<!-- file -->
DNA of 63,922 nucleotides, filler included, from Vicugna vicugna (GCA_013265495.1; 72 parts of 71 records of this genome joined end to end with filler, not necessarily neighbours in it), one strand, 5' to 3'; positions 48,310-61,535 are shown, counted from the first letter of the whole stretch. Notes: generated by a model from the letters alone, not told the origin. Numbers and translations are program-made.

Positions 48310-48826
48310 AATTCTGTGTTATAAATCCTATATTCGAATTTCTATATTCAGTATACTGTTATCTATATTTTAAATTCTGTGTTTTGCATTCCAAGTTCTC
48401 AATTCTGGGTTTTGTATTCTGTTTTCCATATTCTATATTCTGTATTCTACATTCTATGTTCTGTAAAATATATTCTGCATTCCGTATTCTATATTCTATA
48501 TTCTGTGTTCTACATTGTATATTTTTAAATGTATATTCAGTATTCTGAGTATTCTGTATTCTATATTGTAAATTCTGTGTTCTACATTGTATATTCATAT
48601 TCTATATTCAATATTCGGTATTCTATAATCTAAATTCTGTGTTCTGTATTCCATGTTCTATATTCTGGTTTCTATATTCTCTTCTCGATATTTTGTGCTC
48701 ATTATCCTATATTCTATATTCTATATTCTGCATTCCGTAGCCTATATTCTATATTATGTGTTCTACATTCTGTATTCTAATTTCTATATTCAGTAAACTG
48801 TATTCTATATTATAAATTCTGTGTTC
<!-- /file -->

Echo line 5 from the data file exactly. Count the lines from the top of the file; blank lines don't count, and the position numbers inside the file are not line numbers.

48501 TTCTGTGTTCTACATTGTATATTTTTAAATGTATATTCAGTATTCTGAGTATTCTGTATTCTATATTGTAAATTCTGTGTTCTACATTGTATATTCATAT